As of January 2, Washington state has a new program to help move underground storage tank cleanup sites to closure. Under SHB 1266 passed by the legislature in the 2016 session and signed by Governor Inslee, the Pollution Liability Insurance Agency (PLIA) now is responsible for providing technical assistance and opinion letters for cleanups of some petroleum contaminated sites that used to be handled under the Washington Department of Ecology’s (Ecology) Voluntary Cleanup Program (VCP). This is more than just a shifting of deck chairs — it is a serious attempt to whittle down the backlog of cleanup sites in the state.
The legislature formed PLIA in 1998 to act as an insurer for underground storage tanks, provide assistance with heating oil tank closures and, since 2009, financial assistance to operators who wanted to replace or upgrade fuel systems or clean up past underground storage tank releases. Ecology, meanwhile, had responsibility under the Washington Model Toxics Control Act (MTCA) for investigations and cleanups of most sites, including former gas stations. Many of those sites were enrolled in Ecology’s VCP. But reductions in staffing and a large number of cleanup sites led Ecology in September 2016 to implement a waiting list system, whereby sites already in the VCP had first priority and any new site enrolled after September 2016 would be assigned a manager according to enrollment date and agency availability. This had the effect of slowing down a process even more than it had been and left many newer sites without agency guidance for cleanup strategies.
SHB 1266 is intended to remedy the problem by giving PLIA new authority under the Petroleum Technical Assistance Program (PTAP). Sites eligible for consideration are those with a hazard ranking of “3,” “4” or “5” (meaning the site is medium to low risk compared to others in the state), but a site ranked “1” or “2” that does not have impacts to sediment or surface water also may be eligible. Ecology will still be responsible for sites a) with hazard rankings of “1” or “2” where there are sediment or surface water impacts; b) within a larger cleanup site; c) with co-mingled, nonpetroleum contaminants; d) in litigation; or e) funded by a grant from Ecology or already enrolled in the VCP.
PLIA charges a one-time, nonrefundable fee of $7,500, payable upon enrollment of a site in PTAP. Before formal acceptance into PTAP, an intake meeting is scheduled at PLIA’s Lacey headquarters. If a project does not qualify for PTAP, the applicant will be informed at the intake meeting and provided written reasons for the denial within three business days of the meeting.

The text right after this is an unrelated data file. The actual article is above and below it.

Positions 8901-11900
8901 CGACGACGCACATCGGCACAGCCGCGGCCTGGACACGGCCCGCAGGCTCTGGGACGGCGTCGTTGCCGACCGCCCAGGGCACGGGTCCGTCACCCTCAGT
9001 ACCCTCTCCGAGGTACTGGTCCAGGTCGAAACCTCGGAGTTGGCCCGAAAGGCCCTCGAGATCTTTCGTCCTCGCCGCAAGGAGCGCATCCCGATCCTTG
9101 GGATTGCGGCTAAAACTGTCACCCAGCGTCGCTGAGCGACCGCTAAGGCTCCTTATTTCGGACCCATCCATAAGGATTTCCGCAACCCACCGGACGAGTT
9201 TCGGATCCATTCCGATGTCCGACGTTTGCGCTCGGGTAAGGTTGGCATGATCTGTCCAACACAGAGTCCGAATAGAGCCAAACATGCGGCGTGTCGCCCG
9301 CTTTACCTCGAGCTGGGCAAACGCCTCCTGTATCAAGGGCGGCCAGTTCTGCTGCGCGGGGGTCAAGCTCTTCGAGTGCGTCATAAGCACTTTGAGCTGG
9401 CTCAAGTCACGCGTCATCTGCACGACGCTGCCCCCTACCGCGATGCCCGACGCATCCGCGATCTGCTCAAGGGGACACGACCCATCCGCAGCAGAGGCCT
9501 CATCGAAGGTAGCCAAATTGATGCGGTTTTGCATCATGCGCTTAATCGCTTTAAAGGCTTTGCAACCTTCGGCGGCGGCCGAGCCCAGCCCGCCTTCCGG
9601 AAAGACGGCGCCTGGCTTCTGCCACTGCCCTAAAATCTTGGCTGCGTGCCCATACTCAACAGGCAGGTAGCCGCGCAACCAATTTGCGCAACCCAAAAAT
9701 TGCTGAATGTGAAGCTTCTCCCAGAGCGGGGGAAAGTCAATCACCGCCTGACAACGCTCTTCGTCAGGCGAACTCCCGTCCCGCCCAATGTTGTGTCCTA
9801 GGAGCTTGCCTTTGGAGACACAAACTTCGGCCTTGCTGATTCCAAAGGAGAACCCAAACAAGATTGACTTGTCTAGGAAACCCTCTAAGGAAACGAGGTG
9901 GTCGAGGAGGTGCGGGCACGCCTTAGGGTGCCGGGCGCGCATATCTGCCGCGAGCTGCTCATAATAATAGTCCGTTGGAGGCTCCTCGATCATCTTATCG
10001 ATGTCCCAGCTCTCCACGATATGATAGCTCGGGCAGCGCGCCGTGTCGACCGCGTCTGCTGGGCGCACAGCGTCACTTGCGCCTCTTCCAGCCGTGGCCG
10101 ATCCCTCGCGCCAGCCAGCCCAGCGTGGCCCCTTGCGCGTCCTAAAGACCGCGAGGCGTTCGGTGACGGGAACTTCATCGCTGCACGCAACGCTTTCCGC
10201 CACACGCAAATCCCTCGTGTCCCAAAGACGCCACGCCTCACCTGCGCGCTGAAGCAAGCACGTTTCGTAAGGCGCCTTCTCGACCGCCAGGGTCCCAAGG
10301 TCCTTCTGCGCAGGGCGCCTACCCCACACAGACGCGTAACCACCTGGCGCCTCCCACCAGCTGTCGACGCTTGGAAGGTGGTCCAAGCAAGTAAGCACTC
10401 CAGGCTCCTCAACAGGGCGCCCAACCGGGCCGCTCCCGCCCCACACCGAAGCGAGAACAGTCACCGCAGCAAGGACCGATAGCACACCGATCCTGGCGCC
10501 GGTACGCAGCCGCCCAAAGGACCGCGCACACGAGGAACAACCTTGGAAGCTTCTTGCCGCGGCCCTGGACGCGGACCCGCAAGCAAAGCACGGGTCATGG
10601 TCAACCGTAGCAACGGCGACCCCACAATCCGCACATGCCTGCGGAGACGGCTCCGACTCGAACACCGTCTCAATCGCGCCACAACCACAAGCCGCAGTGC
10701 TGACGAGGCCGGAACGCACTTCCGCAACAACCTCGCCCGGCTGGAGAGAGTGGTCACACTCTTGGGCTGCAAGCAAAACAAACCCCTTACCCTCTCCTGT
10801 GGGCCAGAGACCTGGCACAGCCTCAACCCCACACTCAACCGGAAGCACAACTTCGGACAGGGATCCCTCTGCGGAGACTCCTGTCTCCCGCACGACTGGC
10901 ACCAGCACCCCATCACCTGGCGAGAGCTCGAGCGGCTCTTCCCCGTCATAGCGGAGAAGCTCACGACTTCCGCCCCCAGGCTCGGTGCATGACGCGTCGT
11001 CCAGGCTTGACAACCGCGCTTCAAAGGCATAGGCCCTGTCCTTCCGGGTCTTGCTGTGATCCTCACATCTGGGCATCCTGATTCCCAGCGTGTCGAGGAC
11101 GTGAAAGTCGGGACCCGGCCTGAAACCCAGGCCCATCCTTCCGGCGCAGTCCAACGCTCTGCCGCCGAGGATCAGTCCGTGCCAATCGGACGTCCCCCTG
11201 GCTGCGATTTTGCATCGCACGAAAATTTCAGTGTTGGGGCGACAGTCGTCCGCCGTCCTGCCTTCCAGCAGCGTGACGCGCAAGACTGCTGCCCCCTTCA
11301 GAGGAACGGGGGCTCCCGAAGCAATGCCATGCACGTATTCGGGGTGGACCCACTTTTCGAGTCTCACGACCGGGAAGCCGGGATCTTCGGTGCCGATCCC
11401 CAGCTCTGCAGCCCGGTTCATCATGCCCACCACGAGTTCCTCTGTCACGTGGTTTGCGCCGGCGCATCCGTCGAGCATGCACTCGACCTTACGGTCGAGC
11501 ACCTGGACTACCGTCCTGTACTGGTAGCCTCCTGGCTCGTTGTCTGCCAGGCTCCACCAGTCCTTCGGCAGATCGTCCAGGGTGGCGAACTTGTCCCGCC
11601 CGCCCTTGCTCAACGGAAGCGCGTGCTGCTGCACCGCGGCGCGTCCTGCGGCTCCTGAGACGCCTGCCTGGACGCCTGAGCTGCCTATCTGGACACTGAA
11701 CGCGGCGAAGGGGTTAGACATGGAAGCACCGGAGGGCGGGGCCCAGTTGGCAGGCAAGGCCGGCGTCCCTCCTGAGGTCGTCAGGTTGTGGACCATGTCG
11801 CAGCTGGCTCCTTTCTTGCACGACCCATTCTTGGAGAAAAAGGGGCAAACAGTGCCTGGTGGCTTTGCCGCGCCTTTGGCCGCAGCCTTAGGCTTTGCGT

If a site is accepted, PLIA sends notification within five working days of the intake meeting. PLIA designates a site manager for each project to provide informal advice and assistance on the administrative and technical requirements of investigations and cleanups under MTCA (much like what Ecology provided under the VCP). PLIA’s range of written opinions include No Further Action (NFA) letters for the site or property, Further Action determinations, and Partial Sufficiency of the site cleanup.
PLIA’s stated goal is to provide a written opinion for each request within 45 days and for projects to close within five years of entering PTAP. All of the usual submissions under MTCA are still required — a Remedial Investigation/Feasibility Study, Conceptual Site Model and Cleanup Action Plan, as well as a report on completion. More detail on what’s involved in PTAP can be found in the Petroleum Technical Assistance Program Guidance, Publication No. 02-2017-19.
Because of the new legislation, Ecology will no longer accept VCP applications for sites that are eligible for PTAP, and has shifted all responsibility for heating oil tank release investigations and listings to PLIA.
There is a high potential for PTAP to break the logjam of nearly 3,000 tanks awaiting cleanup in Washington state, which also should free up Ecology to focus on the more difficult, complex sites. Applicants may not be thrilled with having to drive to Lacey for an intake meeting, but if PTAP results in a dedicated site manager who provides opinions within the 45-day goal, a one-time drive to the agency office may be worth the cost. As with any state-funded program, the effectiveness of PTAP will be only as good as the amount of funding available to hire sufficient staff to do the work.
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